Talking about money: And that would also be the most important aspect of Sheltersuit Foundation. No moss, no gain. Bas Timmer needs donations to be able to give the shelterbags or sheltersuits to the homeless. Companies and organisations such as the Rabobank Foundation, Start Foundation and Stichting DOEN are now also among the supporters, along with many other large and small companies and organisations. It’s not just about supporting Sheltersuit, but also about ensuring that it can continue to grow and reach and help more and more people. Millions of people around the world are without a home – whether in war zones, due to weather disasters, poverty, mental illness or unexpected job loss.

There is still a lot to do.

The vision is to start a global movement – Sheltersuit will support the movement with expertise and experience. And if I understand correctly, a kind of open source franchise will be created where people worldwide can make the sheltersuits or shelterbags. I have already read about many great projects, whether it’s the Releaf start-up or most recently the Sollso wheel – every social impact business changes the world, sometimes smaller, sometimes bigger. For me, Bas Timmer rightly received the “Next Generation Leader Award in 2020” – and I personally wish him all the best for him and his team and Sheltersuit, that all his altruistic goals come true and that we may soon at least no longer have people freezing on the streets.

Perhaps you still have a few questions? There is also a FAQ page on the website where there are lots of questions and answers on how you can help or support. Please read it before sending an email, it will save Sheltersuit money.

What do you think about the project? Do you also want to help? Or support it in some way? Do you still have an old sleeping bag that could perhaps be put to good use at Sheltersuit?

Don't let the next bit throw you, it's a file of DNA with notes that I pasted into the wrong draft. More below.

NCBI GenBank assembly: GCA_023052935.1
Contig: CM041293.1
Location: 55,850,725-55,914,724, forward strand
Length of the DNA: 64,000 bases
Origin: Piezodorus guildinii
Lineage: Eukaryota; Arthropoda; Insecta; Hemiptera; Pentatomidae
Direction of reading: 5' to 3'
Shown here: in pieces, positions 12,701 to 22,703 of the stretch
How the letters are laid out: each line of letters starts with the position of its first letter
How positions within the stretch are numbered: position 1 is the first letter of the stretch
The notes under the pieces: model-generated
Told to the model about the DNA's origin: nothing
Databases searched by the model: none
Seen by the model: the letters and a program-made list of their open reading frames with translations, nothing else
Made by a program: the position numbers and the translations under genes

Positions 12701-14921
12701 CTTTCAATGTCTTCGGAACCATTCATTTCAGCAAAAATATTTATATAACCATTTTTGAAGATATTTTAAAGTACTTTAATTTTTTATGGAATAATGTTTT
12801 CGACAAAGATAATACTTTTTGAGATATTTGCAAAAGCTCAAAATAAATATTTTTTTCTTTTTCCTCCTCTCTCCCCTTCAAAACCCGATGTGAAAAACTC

More links and information in the references.

Do you also have a project or business that you would like to have “printed” here? No matter how big or small – write an email:

  1. Business Punk. (2020) Designer develops sheltersuit for the homeless. Available at: (Accessed: 21 January 2024).
  2. Sheltersuit on LinkedIn. (No publication year given) Available at: (Accessed: 21 January 2024).
  3. sheltersuit. (No publication year given) Available at: (Accessed: 21 January 2024).
  4. YouTube. (No year of publication given) Video: Sheltersuit Foundation. Available at: (Accessed: 21 January 2024).
  5. (No publication year given) Sheltersuit: How an outdoor designer helps the homeless. Available at: (Accessed: 21 January 2024).
  6. Sheltersuit Foundation on Instagram. (No publication year given) Available at: (Accessed: 21 January 2024).
  7. Brightvibes. (No publication year given) Sheltersuit: The Genius Wearable Homeless Shelter Solution to Help Protect the Most Vulnerable. Available at: (Accessed: 21 January 2024).
  8. Designboom. (2020) Bas Timmer designs Sheltersuit – Wearable shelter for the homeless. Available at: (accessed: 21 January 2024)